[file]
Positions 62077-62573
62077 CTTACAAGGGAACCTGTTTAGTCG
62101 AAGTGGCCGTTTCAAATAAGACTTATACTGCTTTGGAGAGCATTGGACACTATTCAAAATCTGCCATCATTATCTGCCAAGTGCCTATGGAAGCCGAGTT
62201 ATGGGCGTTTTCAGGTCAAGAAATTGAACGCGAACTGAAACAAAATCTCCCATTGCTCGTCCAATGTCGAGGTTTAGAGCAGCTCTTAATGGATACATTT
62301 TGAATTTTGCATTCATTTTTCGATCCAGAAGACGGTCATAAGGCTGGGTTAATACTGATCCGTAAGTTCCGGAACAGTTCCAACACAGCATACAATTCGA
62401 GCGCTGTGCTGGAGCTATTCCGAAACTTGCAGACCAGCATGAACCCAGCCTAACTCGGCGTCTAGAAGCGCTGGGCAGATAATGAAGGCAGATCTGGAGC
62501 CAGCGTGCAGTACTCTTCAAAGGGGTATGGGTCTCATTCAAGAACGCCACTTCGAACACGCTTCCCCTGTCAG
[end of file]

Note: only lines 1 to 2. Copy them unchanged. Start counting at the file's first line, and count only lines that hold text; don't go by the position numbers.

Positions 62077-62573
62077 CTTACAAGGGAACCTGTTTAGTCG